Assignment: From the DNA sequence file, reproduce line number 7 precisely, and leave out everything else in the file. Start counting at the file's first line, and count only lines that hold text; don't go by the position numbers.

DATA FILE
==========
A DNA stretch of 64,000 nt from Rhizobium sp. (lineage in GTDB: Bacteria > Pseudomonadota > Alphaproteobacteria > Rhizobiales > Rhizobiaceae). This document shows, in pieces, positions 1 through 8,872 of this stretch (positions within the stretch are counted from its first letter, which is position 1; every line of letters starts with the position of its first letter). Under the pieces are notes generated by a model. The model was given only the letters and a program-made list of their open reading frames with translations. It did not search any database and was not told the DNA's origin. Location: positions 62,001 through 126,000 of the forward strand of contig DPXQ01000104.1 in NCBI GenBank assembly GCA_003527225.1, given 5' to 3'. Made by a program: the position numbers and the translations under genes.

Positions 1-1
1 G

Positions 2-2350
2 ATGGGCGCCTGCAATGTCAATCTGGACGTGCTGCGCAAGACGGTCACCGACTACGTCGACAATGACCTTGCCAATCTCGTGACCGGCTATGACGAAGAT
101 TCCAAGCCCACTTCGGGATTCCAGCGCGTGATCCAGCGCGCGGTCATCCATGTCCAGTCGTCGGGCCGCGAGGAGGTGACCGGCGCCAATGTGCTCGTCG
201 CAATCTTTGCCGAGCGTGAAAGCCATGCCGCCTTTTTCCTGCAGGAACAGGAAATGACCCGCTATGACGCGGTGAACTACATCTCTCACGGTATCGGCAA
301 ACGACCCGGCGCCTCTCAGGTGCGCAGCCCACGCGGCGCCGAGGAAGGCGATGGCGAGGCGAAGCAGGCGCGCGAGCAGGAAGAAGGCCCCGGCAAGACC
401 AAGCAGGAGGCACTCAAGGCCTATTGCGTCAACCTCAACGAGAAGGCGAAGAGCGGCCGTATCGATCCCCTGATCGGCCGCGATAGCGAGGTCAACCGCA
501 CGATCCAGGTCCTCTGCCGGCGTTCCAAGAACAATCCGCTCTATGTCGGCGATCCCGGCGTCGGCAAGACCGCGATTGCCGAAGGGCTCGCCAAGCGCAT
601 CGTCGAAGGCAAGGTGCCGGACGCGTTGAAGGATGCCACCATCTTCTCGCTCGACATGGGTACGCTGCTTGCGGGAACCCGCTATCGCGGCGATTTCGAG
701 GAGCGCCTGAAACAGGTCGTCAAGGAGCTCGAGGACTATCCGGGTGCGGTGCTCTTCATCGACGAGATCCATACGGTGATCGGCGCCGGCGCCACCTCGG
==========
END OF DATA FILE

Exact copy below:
201 CAATCTTTGCCGAGCGTGAAAGCCATGCCGCCTTTTTCCTGCAGGAACAGGAAATGACCCGCTATGACGCGGTGAACTACATCTCTCACGGTATCGGCAA